By Jack Spencer
By Michael Madden
By Reed Fischer
By Emily Weiss
By Emily Weiss
By Zach McCormick
By Jeff Gage
By Reed Fischer
A Cat May Look At A Queen
Tempting: Jenny Toomey Sings the Songs
of Franklin Bruno
I'm not sure, but I'll bet Franklin Bruno is the first artist to use the word fusillade in a pop song. The leader of indie-rock welterweights Nothing Painted Blue, Bruno is also earning a Ph.D. in philosophy at UCLA, so when he fires fusillades of urbane wit and indulges his sesquipedalian streak, you can assume he's not so much putting on airs as being to his own self true.
Which isn't always a good thing. The song title "Dossier" hints at one of the flaws of A Cat May Look at a Queen: a weakness for lending Flaubertian detail to impossibly dull stories. For example, the moving-day epic "Bulk Removal Truck" drags its circular melody out for six minutiae-filled minutes about cleaning the freezer and removing Post-it notes, all to make the tiny point that (eureka!) things change.
But save for three or four clunkers, the writing on Bruno's third solo CD is top-drawer pop formalism with as much heart as mind, and Bruno's best melodies--somewhere between Stephen Sondheim and Stephin Merritt--are as artful as they are crafty. While the album glances at Tom T. Hall and Neil Young, its home seems to be an off-Broadway cabaret. Bruno plays a passage from Rhapsody in Blue and dedicates a song to Broadway lyricist Lorenz Hart, whose melancholy romanticism and playful rhymes have clearly provided a model. Like Cole Porter, Hart didn't shy from atypical pairings such as "trousseau" and "Robinson Crusoe," a cheekiness Bruno mimics when he sings, "You were yin to my yang/You were Sturm to my Drang."
The catch is that Bruno isn't much of a singer. At its best, his narrow-ranging nasality recalls Loudon Wainwright; at its worst, Tom Lehrer. Pleasant timbre and pitch control aren't really essential for rock singers, but Bruno often writes beyond his vocal abilities, so that even as you admire his songs, you can't help wondering what they'd sound like sung by one of the real-deal torch singers Bruno can't hold a candle to.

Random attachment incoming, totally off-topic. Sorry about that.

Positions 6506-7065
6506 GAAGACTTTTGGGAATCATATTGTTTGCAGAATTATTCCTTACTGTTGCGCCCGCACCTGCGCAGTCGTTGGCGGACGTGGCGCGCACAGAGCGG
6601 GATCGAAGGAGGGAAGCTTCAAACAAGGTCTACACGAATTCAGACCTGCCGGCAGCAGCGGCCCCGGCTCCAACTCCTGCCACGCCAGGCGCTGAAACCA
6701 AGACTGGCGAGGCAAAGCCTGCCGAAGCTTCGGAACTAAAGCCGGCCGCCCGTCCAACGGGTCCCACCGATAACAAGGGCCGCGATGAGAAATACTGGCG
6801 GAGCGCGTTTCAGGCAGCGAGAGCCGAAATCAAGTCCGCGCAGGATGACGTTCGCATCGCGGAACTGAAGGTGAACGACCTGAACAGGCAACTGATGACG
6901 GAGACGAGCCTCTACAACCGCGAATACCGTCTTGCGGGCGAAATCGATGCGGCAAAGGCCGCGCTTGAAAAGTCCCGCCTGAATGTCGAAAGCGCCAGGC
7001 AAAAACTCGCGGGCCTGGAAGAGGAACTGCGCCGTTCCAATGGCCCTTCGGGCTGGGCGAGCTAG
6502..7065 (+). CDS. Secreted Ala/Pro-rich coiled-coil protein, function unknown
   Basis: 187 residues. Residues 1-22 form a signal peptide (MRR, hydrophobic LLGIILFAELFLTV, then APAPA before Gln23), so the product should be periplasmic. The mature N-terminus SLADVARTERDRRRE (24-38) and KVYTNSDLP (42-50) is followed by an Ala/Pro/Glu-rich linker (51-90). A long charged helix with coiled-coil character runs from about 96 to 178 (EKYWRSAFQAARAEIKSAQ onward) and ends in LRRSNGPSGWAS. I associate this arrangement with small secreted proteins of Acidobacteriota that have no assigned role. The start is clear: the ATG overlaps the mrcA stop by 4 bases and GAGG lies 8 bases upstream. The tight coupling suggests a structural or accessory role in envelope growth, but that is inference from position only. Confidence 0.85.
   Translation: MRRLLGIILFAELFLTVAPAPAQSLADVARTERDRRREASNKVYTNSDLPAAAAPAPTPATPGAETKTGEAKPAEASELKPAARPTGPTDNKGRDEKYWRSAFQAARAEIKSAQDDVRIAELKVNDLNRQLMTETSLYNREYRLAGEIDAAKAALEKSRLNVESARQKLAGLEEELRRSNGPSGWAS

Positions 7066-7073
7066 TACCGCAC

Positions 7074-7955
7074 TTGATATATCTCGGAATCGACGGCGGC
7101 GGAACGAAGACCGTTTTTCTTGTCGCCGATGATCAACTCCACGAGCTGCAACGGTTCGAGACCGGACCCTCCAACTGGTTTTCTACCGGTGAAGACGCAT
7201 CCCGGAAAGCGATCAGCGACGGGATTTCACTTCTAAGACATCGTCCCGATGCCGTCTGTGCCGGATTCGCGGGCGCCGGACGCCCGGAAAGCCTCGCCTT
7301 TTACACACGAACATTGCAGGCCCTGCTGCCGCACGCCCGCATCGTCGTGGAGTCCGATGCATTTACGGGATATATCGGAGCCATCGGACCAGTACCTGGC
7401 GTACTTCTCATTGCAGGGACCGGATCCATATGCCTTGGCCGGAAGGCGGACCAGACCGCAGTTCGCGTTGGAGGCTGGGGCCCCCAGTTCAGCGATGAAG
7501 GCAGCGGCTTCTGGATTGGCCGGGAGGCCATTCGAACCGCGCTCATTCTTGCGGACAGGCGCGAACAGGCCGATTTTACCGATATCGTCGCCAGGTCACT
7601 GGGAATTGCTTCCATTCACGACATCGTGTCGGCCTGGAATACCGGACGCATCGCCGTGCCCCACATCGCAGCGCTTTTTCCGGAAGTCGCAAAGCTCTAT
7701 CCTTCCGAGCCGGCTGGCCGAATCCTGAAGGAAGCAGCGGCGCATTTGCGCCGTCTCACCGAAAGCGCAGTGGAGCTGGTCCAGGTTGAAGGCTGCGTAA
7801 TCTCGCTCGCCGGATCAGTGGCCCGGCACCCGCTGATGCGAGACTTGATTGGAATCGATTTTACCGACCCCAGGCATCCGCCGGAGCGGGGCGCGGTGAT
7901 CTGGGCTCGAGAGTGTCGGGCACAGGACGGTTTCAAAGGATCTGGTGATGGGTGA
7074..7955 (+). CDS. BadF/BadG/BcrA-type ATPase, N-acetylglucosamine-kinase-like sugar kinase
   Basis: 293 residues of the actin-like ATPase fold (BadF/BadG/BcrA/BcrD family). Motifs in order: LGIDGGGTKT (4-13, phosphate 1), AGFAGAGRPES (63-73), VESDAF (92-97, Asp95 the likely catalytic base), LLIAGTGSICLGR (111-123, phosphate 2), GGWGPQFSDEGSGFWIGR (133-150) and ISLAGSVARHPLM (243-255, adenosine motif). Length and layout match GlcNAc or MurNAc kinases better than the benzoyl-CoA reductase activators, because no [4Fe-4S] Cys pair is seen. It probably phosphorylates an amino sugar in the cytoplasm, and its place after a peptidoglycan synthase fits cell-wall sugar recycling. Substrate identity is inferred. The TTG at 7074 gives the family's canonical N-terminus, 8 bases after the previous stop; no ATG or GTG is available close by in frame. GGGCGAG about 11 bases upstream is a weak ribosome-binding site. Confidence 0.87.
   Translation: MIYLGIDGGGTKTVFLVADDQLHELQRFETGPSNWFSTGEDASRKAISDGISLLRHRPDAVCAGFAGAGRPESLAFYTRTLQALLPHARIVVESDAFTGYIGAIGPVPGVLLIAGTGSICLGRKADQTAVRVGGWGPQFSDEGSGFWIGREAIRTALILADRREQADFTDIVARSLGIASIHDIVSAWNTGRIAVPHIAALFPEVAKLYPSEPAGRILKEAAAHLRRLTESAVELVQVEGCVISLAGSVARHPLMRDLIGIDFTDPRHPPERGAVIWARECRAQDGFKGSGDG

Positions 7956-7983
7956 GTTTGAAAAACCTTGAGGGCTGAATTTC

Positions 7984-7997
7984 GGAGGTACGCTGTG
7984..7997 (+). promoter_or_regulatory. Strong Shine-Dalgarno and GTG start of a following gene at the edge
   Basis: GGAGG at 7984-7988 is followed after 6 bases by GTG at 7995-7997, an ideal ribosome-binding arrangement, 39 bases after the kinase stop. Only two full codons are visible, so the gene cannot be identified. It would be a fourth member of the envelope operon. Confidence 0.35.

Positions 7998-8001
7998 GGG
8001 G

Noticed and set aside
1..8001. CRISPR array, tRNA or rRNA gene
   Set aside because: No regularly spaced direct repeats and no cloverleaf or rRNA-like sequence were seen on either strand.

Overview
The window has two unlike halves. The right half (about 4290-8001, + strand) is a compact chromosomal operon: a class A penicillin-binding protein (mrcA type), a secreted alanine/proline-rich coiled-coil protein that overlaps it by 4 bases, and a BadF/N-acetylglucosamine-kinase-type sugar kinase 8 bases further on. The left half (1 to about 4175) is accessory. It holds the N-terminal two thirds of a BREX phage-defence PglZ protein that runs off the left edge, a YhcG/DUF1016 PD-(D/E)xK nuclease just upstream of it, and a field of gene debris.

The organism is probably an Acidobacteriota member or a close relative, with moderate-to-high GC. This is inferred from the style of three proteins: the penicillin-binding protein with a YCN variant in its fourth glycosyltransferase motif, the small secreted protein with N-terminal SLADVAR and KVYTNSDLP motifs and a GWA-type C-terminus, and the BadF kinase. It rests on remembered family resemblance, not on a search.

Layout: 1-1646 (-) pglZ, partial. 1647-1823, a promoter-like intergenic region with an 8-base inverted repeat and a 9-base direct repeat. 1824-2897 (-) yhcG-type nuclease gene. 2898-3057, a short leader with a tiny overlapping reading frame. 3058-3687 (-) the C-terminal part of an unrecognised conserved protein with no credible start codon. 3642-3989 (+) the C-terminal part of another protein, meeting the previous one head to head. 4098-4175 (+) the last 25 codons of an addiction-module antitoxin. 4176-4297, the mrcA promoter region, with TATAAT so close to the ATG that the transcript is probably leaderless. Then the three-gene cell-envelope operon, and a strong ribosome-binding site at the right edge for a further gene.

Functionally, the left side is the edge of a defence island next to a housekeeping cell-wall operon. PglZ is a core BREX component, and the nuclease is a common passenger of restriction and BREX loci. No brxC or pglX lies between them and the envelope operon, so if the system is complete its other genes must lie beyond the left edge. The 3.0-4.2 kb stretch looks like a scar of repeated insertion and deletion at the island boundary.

Like, say, Julie London. Or Julie London crossed with Patsy Cline and Scrawl's Marcy Mays--which is about the sound that former Tsunami leader Jenny Toomey hits on her new album, Tempting: Jenny Toomey Sings the Songs of Franklin Bruno. The album is a kind of indie-rock Nilsson Sings Newman, and a better introduction to Bruno's songs than his own albums.
Toomey's dusky, slightly twangy alto brings out the full breadth of Bruno's American Songbook-informed melodies and she interprets his literate lyrics with aplomb. Backed by a tasteful band highlighted by Bruno and Calexico's Joey Burns and John Convertino, Toomey sings a set of new and old Bruno numbers that touch on Brill Building pop, bossa nova, mariachi, Sinatra swing, and Chet Baker moodiness, but are rarely mere genre exercises. On songs such as "Unionbusting," cleverness is the whole of the lyrical law. But it's a virtuoso cleverness, and lushly tuneful. Torch songs such as "Just Because It's Dying," "Pointless Triangle," and "Only a Monster" boast similarly striking melodies, as does the album's lone rocker, "Every Little Bit Hurts" (not the Gladys Knight tune--better!).
Tempting proves that specialization was a key to the success of the Golden Age Broadway Bruno so admires. Cole Porter wasn't a bad singer, but he was no Ethel Merman, and he knew it. Okay, so now that Jenny Toomey has the ball rolling on covering the Bruno songbook, can somebody get Bruno in touch with Michael Feinstein?